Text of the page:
Friday, March 2, 2018

The Pumpkintown Loop: Get Lost!

Back around 2007 through 2009, a local graphic artist with an interest in motorcycles by the name of Norm Blore brought out a nice glossy magazine called Motorcycle Lifestyle.  The magazine featured motorcycles and motorcycle-related events, accessories, news, and other information.  In fact, I wrote an article for the magazine about washing leather motorcycle clothing yourself at home.

The magazine was certainly not dependent on my little article, though I also don't think that is what caused its demise.   Rather, small independent publishers have a very difficult time making money in their endeavor.

One thing Mr. Blore included in many of the issues was a ride map.  These highlighted roads and attractions that are interesting to motorcyclists in the upstate of South Carolina and the bordering states of North Carolina and Georgia.  He also occasionally wrote about further-away trips, some on the other side of the globe.

One of these local ride maps was called Get Lost!, because it is a fairly complex route from which is it easy to do just that -- get lost.  Incidentally, that is one of the neat things about riding, I think.  Just go down a road that looks interesting either in person or on the map to see where it leads, and what borders it.  It is especially encouraging, nowadays, that almost no matter how lost you are, you can press the "home" button on a GPS and it will (usually) get you back to that by the shortest route.

Anyway, the Get Lost! route appeared in the Early Spring 2009 issue of the magazine, and was actually called "The Pumpkintown Loop, GREAT ROADS YOU'VE NEVER RIDDEN".  He goes on to describe the route in more detail:

56 miles of two-lane as they zigzag through our upper South Carolina rural landscape.  Some roads are pretty tight.  All have farms and old country homes and interesting sights to see.  I almost like it better in winter because I can see what is normally hidden behind the trees.  Ride slow, ride careful and have a great afternoon.  This should take about two hours if you don't get lost.  This is a complicated one.  A great route for a scavenger hunt.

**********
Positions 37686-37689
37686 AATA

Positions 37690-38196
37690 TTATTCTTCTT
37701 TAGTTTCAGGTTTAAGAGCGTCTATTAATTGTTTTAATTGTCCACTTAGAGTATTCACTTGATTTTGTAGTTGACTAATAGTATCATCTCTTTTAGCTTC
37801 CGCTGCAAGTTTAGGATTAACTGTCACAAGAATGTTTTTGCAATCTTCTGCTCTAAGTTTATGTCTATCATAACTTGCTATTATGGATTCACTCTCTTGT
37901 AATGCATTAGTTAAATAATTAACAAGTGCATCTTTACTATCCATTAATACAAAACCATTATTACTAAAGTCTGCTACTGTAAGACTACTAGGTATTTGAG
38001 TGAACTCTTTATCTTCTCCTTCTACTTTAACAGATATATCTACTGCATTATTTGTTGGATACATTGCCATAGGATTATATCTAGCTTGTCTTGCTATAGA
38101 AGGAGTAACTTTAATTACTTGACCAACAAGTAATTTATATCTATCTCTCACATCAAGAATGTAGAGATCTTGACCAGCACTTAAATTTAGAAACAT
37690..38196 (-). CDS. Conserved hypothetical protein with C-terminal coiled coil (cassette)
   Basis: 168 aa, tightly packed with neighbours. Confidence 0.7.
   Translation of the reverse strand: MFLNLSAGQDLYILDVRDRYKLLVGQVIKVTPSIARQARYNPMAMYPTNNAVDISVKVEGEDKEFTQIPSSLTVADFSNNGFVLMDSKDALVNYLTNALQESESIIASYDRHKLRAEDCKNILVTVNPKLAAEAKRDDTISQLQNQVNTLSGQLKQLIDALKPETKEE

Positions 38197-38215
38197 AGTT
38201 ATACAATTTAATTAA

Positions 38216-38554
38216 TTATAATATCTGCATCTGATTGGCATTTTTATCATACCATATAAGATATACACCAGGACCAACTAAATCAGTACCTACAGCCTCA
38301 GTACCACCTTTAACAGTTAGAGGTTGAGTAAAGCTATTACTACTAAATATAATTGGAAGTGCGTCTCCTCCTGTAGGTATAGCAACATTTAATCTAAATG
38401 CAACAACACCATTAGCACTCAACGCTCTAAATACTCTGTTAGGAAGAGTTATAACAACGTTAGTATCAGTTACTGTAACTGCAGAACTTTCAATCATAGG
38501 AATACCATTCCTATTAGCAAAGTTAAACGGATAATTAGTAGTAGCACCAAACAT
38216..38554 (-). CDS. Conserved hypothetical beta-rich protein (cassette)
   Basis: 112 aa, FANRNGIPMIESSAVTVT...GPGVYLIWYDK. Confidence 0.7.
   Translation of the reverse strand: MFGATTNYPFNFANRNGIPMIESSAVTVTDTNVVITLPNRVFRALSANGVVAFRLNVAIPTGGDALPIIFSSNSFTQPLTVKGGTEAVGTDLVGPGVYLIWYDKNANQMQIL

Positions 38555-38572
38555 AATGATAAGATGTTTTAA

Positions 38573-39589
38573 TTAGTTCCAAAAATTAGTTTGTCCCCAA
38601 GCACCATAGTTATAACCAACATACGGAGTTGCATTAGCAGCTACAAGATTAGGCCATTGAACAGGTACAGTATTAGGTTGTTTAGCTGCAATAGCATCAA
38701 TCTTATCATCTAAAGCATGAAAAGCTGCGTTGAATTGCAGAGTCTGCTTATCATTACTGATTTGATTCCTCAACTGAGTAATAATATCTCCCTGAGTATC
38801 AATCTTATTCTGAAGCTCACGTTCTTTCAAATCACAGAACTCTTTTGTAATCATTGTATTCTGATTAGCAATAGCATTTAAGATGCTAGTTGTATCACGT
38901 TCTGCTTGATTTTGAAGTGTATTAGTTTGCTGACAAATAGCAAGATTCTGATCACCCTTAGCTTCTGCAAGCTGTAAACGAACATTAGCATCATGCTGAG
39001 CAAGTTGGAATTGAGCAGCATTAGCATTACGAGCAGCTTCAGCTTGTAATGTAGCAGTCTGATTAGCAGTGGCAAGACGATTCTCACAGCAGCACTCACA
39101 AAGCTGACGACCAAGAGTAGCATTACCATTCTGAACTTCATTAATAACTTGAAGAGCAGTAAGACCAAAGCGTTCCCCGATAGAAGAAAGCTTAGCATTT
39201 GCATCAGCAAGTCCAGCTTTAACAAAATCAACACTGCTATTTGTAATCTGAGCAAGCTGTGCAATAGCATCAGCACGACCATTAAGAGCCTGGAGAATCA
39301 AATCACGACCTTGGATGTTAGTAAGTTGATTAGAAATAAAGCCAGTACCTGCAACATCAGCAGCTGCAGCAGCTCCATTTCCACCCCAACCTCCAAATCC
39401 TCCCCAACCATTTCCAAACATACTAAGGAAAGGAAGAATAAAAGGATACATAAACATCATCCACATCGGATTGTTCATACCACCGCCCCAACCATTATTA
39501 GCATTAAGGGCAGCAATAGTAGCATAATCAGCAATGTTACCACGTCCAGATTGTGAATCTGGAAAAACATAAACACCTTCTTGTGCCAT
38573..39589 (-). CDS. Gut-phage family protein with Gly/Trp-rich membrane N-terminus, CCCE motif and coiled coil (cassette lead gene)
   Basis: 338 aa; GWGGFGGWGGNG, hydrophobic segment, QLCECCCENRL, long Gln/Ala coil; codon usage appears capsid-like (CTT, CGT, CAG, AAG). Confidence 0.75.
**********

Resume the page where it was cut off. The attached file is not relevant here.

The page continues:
Copyright 2008, Norm Blore.

By the way, Pumpkintown is a crossroads just about in the center of this ride map, though you don't go through it while following the route.  I tried the route out with the help of my GPS.  You can download the GetLost.GPX file here, by clicking the Download button on the page the link takes you to, then selecting Save File, and entering the desired location on your hard disk or GPS.  The GPX file was created by the Harley-Davidson Ride Planner website using the Motorcycle Lifestyle magazine map.  I wrote a posting about using the Ride Planner website here in case you want to give it a try.


All information given here is thought to be correct, however, it is YOUR responsibility to make certain that it works correctly, works with your GPS, works with your computer, and so on and on. 
Routes generated in various ways may cause you to be routed in the wrong direction -- maybe the wrong way or off a cliff.  That, too, is YOUR responsibility. 

The contents, usability, accuracy, and suitability of any files referenced are not warranted in any way.  YOU must determine whether to use any information in the files or in this posting, or referenced by this posting. 
Do not fiddle with your GPS while riding. Always stop in a safe place before attempting to manipulate your GPS screen.
There are no warranties on anything here whatsoever, express or implied.

I use an earphone plugged into my GPS so I can hear its verbal directions.  That helps avoid having to study the screen while you are riding along, that being a potentially dangerous activity.